- Receives US$ 431.8 mn, up from US$ 375 mn in April
- Cumulative figure for first 5 months down 12% to US$ 2.4bn
Income from migrant workers recorded a rebound from the depths it hit in April—may be an indication that the worst is over for the country’s largest source of foreign currency earnings— with work gradually returning to normalcy amid easing of lockdowns and lifting of restrictions on businesses and human movement.
Sri Lanka received US$ 431.8 million in remittances in May, rebounding from US$ 375 million in April as the pandemic forced factories and other commercial establishments to close and more than a third of the global population to hunker down to stem the spread of the virus that originated from China.
However, during the same month in 2019, Sri Lanka received US$ 562.1 million in remittance income, reflecting how far behind the present numbers stand compared to a year ago.
Sri Lanka annually receives close to US$ 7 billion in worker remittances, which makes up for much of the hole in the merchandise trade account and sooths the overall balance
But analysts have projected the pandemic’s hit on the sector could be between 10 to 20 percent in 2020.
The Word Bank estimated the pandemic to erase as much as 19 percent of the regular remittance income to end the year with US$ 5.4 billion. The country in 2019 received US$ 6.7 billion from Sri Lankan workers abroad.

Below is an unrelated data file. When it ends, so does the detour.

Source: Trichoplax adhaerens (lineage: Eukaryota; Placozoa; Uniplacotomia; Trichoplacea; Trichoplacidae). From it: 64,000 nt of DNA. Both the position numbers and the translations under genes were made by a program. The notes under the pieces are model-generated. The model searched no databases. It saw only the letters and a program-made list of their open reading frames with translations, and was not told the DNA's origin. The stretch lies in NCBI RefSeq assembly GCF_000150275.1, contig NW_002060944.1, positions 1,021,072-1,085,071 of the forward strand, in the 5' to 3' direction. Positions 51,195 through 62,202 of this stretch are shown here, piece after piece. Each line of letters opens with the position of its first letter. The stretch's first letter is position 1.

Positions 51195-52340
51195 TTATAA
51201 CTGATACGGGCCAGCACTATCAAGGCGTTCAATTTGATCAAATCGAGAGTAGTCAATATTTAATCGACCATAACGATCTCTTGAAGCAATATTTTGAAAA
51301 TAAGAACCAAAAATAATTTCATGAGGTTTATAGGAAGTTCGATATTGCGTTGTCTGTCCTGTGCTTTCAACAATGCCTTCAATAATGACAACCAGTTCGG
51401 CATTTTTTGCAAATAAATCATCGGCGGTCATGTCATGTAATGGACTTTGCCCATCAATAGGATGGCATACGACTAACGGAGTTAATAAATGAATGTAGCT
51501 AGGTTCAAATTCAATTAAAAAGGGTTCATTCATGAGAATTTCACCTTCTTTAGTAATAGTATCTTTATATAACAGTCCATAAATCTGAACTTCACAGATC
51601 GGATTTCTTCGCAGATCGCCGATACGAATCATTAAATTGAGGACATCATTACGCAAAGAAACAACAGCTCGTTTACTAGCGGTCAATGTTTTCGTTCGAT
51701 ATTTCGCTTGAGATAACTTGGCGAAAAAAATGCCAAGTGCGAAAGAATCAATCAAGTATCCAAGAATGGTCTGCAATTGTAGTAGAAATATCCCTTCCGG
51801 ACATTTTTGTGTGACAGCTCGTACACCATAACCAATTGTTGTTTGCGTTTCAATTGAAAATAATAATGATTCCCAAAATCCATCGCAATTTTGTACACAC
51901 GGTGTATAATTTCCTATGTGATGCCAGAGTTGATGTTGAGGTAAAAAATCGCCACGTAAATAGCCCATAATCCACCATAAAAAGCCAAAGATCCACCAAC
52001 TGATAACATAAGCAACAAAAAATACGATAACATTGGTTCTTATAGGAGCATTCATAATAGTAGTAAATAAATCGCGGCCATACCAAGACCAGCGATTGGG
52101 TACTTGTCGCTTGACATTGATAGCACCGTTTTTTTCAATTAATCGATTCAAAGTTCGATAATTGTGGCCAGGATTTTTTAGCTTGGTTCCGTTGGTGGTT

The cumulative decline in worker remittance during the first five months was 11.9 percent to US$ 2.4 billion compared to US$ 2.7 billion in the corresponding period
Irrespective of the extent to which the remittance income would dip in the current year, it could deal a severe blow to the country’s current account balance, particularly amid significant shortfall in tourism income—the second largest current account flow after remittance income.
Remittances and tourism earnings together account for US$ 10 billion in current account flows, which pretty much offset the nearly US$ 10 billion deficit annually created in the merchandise trade account.
As there is a segment of workers, who wants to return to Sri Lanka with the easing of border controls, some of them may not go back due to safety at home from the virus. The new departures seeking employment abroad could also come down in the short-term due to fears of contracting the decease.
Both factors could result in high level of unemployment leading to widespread social distress unless the government prioritises creating high-paying jobs in Sri Lanka pivoting its industrial policy.
As some of them may require training and re-training to suit the new sectors here, the government and the private sector will also be required to work together in making the country’s vocational and technical training sectors efficient and produce technicians and skilled workers equipped to run the new industries.